Review in: Interpretation 1991 45: 92Review door: Kevin Quasi
Gevonden op: http://int.sagepub.com/content/45/1/92.full.pdf+html
Romans 1-8, by James D. G. Dunn, WBC38A, Word Books, Waco, 1988. 513 pp. n.p.
With so many commentaries on Romans available, Dunn's distinguishes itself in both its purpose and scope. While the "Comment" sections of the commentary do present an update of the more detailed critical issues occupying other scholars, the unique contribution of this book is to be found in the "Explanation" sections. Two tasks dominate Dunn's approach here: ( 1 ) the penetration of the historical context(s) of Paul and his first readers; and (2) the explication of Paul's cohesive train of thought as it runs throughout the commentary.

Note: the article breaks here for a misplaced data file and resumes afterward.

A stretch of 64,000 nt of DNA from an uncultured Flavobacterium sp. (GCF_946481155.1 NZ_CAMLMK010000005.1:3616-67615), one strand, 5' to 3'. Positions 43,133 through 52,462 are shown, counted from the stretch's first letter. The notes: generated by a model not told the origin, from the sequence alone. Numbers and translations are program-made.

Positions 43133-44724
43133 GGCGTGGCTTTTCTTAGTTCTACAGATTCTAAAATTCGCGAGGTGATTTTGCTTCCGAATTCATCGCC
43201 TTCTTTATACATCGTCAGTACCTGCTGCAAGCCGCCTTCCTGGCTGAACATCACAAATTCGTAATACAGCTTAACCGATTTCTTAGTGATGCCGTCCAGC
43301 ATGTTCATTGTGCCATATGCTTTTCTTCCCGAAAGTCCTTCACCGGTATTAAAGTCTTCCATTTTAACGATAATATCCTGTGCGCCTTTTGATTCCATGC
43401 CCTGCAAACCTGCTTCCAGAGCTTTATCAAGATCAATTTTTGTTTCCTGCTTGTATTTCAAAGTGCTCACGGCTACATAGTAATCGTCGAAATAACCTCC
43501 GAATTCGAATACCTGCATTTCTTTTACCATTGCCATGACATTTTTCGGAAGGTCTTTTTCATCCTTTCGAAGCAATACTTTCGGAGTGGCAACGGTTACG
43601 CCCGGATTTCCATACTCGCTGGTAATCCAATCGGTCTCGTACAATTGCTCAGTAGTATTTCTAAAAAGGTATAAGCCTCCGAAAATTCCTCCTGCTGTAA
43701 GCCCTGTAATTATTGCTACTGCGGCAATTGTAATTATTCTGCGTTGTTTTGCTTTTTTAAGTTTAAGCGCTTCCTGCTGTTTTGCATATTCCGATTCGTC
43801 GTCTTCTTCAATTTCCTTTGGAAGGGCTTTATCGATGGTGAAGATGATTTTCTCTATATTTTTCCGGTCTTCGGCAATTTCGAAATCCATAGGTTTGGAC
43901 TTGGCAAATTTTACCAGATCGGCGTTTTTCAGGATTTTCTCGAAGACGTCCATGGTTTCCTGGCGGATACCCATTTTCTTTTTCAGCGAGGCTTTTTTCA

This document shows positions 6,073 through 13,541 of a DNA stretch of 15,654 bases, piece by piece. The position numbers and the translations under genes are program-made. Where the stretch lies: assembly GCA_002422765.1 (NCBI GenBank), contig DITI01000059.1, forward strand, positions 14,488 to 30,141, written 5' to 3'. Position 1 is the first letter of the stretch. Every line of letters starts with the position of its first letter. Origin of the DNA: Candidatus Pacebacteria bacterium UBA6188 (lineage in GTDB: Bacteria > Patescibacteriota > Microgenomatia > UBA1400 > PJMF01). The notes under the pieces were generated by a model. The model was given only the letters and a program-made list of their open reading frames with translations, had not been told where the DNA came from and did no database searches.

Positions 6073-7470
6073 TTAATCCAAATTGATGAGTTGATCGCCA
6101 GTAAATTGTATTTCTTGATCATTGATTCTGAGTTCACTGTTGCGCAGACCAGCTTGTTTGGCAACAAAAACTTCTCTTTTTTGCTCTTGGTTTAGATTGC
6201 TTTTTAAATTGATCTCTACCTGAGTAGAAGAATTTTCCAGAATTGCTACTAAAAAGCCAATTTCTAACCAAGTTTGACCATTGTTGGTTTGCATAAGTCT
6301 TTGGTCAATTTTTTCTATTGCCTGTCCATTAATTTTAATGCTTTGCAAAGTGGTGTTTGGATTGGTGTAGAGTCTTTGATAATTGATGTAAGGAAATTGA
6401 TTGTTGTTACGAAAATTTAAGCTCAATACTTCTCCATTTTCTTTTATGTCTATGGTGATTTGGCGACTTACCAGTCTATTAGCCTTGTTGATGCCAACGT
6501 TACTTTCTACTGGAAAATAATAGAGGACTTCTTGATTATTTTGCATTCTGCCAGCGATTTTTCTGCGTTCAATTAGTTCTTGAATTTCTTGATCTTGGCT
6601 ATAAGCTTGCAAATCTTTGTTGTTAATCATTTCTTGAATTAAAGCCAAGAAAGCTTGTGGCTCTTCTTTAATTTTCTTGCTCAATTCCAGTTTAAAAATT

The letter is seen to arise from a context common to the Roman church and Paul's own experience: the emergence of Christianity from Judaism. With the Roman church, Paul works through the tension between "the Jewish conviction of Cod's special choice of and revelation to Israel and the impact of a gospel that came to him independently of his Jewishness and despite his Pharisaic zeal for the law" (p. xvi).
In particular, Dunn sees Paul wrestling with the problem of how Gentiles sympathetic to Judaism enter into God's righteousness as laid down in the convenantal relationship. Incorporating recent and profound scholarly advances, Dunn ably demonstrates how the letter consistently approaches such topics as revelation, the law, cultic activity, faith, grace, election, and the spiritual life from the perspective of the interface between Judaism and Christianity.
Ontario Theological Seminary